“These days of the coronavirus lockdown have been, to paraphrase Charles Dickens, the best of times, and the worst of times. My intention in this piece isn’t to share my thoughts on what should come next, on how society might be rebuilt following all of this. Rather I want to give you a snapshot of what these days look like and feel like where I am. To record for posterity how these extraordinary days were lived and experienced through my own eyes. A couple of pages torn, if you like, from a diary to give a flavour of one person’s experience of living through these momentous times.
“While this is potentially a deeply dangerous time, it may also be the time we look back to as the time when the shift to a better world became inevitable. So much is uncertain.
“Yes, this has been a time that has felt at times terrifying, discombobulating, surreal and strange.
“Yet it has also brought out the best in so many people. The fact that so many people were prepared to co-operate with the lockdown out of concern for each other is unprecedented outside wartime. As a billboard that a friend sent me a photo of states, “it isn’t the end of the world. It is the most remarkable act of global solidarity we may ever witness”. We have shown ourselves to be far better people than the cynics would have had us believe.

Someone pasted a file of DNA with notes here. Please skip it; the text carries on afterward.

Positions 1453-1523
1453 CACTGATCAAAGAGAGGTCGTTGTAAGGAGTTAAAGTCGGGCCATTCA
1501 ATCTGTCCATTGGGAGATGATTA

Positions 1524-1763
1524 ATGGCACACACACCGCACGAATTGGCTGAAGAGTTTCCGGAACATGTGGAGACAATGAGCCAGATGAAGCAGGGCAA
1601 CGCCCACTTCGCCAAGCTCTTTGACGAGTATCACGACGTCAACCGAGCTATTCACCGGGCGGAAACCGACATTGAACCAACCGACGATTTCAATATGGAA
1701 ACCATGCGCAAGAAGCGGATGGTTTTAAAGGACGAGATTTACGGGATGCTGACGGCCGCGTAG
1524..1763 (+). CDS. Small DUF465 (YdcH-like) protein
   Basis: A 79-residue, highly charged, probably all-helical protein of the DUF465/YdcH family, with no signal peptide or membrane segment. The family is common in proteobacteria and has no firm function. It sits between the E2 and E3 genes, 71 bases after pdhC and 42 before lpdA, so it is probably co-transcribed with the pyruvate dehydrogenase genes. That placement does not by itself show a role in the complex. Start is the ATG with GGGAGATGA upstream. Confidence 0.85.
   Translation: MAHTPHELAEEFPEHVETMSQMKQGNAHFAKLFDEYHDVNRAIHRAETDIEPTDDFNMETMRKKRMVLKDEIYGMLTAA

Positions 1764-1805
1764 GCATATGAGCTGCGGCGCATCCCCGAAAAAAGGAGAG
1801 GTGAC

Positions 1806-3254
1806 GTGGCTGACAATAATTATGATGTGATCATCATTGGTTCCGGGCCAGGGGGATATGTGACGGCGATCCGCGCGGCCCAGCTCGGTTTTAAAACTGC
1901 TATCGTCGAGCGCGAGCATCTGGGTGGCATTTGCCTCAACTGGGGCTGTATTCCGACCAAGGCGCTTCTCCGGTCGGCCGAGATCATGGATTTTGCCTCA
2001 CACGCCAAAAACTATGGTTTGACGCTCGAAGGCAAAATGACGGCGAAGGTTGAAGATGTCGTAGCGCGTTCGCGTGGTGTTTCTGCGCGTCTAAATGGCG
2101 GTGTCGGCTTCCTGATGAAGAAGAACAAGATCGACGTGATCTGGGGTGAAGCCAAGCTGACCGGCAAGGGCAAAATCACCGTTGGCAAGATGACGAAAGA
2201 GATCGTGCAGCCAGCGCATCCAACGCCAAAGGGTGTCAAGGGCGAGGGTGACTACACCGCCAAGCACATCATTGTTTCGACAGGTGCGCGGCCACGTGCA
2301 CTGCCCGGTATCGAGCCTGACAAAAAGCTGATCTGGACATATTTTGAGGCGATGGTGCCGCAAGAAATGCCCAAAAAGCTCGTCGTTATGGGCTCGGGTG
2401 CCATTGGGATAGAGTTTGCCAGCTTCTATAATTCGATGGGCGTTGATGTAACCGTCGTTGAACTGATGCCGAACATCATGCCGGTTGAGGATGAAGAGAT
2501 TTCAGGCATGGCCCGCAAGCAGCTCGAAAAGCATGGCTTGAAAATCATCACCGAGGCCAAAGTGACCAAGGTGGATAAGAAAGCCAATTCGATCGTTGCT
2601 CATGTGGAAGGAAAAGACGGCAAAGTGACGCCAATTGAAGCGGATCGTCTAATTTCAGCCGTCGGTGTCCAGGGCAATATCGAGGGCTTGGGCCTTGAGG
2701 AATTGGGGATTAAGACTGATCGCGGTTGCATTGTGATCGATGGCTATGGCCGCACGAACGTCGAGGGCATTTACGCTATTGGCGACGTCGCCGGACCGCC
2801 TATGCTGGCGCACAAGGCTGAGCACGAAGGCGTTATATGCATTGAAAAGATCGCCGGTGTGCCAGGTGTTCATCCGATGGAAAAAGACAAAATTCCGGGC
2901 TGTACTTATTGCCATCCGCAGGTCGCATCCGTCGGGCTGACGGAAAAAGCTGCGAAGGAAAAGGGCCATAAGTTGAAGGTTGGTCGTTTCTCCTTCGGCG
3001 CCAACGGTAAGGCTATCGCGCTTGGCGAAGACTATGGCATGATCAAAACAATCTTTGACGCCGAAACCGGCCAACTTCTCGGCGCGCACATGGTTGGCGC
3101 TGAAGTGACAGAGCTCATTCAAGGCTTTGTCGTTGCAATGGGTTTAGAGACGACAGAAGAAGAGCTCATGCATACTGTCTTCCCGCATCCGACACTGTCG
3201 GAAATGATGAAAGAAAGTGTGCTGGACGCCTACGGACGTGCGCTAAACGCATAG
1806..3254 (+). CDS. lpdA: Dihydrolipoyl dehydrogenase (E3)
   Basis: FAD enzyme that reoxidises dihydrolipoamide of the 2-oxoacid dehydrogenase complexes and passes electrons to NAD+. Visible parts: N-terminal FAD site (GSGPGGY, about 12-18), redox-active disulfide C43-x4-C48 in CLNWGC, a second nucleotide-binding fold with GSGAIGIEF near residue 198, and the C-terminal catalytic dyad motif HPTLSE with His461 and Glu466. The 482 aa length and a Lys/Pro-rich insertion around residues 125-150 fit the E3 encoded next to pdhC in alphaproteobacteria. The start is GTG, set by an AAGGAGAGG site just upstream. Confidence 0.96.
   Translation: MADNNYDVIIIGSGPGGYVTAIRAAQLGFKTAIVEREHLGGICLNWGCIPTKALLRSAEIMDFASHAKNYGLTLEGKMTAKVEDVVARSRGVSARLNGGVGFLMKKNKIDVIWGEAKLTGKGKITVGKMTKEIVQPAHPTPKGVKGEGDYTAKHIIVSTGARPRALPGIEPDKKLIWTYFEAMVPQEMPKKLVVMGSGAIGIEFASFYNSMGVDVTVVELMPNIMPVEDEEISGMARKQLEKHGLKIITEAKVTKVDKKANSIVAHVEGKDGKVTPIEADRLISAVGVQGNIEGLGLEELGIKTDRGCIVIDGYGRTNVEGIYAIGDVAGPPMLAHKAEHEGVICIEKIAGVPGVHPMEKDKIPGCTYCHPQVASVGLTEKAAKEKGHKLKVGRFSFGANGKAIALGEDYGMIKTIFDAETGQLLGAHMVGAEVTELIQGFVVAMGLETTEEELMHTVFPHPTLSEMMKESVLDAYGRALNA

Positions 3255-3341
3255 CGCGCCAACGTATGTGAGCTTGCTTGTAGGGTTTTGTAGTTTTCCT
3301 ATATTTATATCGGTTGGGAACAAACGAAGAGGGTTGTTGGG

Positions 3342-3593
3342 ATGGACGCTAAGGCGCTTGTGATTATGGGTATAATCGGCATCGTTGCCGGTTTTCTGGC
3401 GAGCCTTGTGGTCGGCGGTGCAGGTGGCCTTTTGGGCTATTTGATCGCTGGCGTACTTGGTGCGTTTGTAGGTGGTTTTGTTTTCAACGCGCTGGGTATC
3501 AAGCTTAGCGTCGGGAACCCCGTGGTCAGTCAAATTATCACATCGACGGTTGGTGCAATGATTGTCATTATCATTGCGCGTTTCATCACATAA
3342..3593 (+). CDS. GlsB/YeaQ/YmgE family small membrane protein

“I want to sear these days into my memory, to use them to feed my imagination in the days to come. I want them to be something I can refer back to, draw on, use as fuel. I want to create art that does these days, this light, this beauty, justice. I’m not sure I can, but I try. The days ahead will be days of pushing, struggling, campaigning and fighting. The old order does not let go easily. But they must also be days of attention, care, beauty, imagination.”
Read the full story by Findhorn Fellow and Transition Network Founder, Rob Hopkins….
Photo: Rob Hopkins